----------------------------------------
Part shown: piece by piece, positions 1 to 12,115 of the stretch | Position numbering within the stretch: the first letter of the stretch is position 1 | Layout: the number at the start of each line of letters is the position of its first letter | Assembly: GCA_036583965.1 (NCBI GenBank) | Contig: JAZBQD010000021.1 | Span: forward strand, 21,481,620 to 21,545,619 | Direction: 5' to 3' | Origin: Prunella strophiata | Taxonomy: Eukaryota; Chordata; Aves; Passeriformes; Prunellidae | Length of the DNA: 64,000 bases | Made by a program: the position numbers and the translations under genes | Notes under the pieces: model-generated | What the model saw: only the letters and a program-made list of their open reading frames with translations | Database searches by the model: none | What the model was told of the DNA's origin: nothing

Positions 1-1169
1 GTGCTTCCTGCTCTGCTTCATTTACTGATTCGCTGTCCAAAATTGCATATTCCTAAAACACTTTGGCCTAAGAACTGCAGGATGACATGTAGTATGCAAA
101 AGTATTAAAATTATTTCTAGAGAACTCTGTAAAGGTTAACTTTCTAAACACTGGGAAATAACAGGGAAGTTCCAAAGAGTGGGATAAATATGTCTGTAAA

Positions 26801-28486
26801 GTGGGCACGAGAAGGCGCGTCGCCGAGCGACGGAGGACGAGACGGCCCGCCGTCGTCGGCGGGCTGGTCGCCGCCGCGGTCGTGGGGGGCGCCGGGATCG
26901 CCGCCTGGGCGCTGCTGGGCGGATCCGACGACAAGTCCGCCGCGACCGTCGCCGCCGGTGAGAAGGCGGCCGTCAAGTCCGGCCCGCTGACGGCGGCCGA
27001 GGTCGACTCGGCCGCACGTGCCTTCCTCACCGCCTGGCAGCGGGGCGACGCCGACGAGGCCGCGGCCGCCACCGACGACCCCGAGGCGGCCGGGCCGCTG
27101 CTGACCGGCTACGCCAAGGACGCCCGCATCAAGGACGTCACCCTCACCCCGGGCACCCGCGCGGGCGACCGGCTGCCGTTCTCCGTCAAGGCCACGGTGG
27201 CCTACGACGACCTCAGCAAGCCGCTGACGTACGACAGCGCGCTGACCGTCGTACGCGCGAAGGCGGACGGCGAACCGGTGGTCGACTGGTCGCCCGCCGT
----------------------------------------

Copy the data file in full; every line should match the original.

Part shown: piece by piece, positions 1 to 12,115 of the stretch | Position numbering within the stretch: the first letter of the stretch is position 1 | Layout: the number at the start of each line of letters is the position of its first letter | Assembly: GCA_036583965.1 (NCBI GenBank) | Contig: JAZBQD010000021.1 | Span: forward strand, 21,481,620 to 21,545,619 | Direction: 5' to 3' | Origin: Prunella strophiata | Taxonomy: Eukaryota; Chordata; Aves; Passeriformes; Prunellidae | Length of the DNA: 64,000 bases | Made by a program: the position numbers and the translations under genes | Notes under the pieces: model-generated | What the model saw: only the letters and a program-made list of their open reading frames with translations | Database searches by the model: none | What the model was told of the DNA's origin: nothing

Positions 1-1169
1 GTGCTTCCTGCTCTGCTTCATTTACTGATTCGCTGTCCAAAATTGCATATTCCTAAAACACTTTGGCCTAAGAACTGCAGGATGACATGTAGTATGCAAA
101 AGTATTAAAATTATTTCTAGAGAACTCTGTAAAGGTTAACTTTCTAAACACTGGGAAATAACAGGGAAGTTCCAAAGAGTGGGATAAATATGTCTGTAAA

Positions 26801-28486
26801 GTGGGCACGAGAAGGCGCGTCGCCGAGCGACGGAGGACGAGACGGCCCGCCGTCGTCGGCGGGCTGGTCGCCGCCGCGGTCGTGGGGGGCGCCGGGATCG
26901 CCGCCTGGGCGCTGCTGGGCGGATCCGACGACAAGTCCGCCGCGACCGTCGCCGCCGGTGAGAAGGCGGCCGTCAAGTCCGGCCCGCTGACGGCGGCCGA
27001 GGTCGACTCGGCCGCACGTGCCTTCCTCACCGCCTGGCAGCGGGGCGACGCCGACGAGGCCGCGGCCGCCACCGACGACCCCGAGGCGGCCGGGCCGCTG
27101 CTGACCGGCTACGCCAAGGACGCCCGCATCAAGGACGTCACCCTCACCCCGGGCACCCGCGCGGGCGACCGGCTGCCGTTCTCCGTCAAGGCCACGGTGG
27201 CCTACGACGACCTCAGCAAGCCGCTGACGTACGACAGCGCGCTGACCGTCGTACGCGCGAAGGCGGACGGCGAACCGGTGGTCGACTGGTCGCCCGCCGT